OTTAWA (AFP) — Canada's Heritage Oil Corp on Tuesday said its ship was not at the center of a clash between Congolese troops and the Ugandan army on Lake Alberta, refuting earlier reports.
The company also challenged a UN official, who told AFP the oil exploration vessel was escorted out of "Congolese waters" to "avoid increasing tensions" between the two nations and "to ensure the crew's safety."
Earlier, a Ugandan army spokesman said two Congolese troops and a Ugandan soldier were killed in clashes Monday on the flashpoint border lake where oil was recently discovered.
He said the clashes erupted when a military ship from the Democratic Republic of Congo intervened as Ugandan soldiers were seeking the release of an oil exploration vessel impounded by troops from the UN mission in Congo.
"There was an exchange of fire. Two Congolese soldiers were killed and one of our own also died," Kicoco Tabaro, army spokesman for western Uganda, told AFP by phone.
In a statement, Heritage said its vessel was "within Ugandan waters in Lake Albert in the process of lifting cables to mark the completion of a seismic survey" when a UN patrol boat detained the ship and its crew.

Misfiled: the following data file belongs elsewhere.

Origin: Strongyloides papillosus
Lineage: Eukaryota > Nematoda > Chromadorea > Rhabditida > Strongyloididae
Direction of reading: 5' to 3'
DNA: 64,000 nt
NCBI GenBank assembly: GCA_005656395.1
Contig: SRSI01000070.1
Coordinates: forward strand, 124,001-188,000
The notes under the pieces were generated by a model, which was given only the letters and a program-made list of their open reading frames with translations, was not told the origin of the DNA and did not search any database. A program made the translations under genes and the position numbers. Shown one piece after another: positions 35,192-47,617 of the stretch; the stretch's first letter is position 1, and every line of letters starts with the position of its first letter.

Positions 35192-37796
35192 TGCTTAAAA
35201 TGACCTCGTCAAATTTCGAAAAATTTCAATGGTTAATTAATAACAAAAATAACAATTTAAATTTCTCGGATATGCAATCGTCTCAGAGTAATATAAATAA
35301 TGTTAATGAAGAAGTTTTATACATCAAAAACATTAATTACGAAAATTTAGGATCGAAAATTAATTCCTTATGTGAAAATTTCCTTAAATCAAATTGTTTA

"This was a routine check, not hostile, and there was full co-operation. After a short interview at shore, the vessel and crew were released and returned to base in Uganda," Heritage said.
The clash between border forces was a "separate, unrelated, isolated incident," it added. "No employees or sub-contractors of Heritage were involved."
Tension between the two Great Lakes nations has shot up since August 1 when Uganda accused DRC troops of killing a British engineer exploring for oil on the Ugandan side of Lake Albert.
Kampala also accused its neighbor of capturing four soldiers in a zone under Ugandan control.
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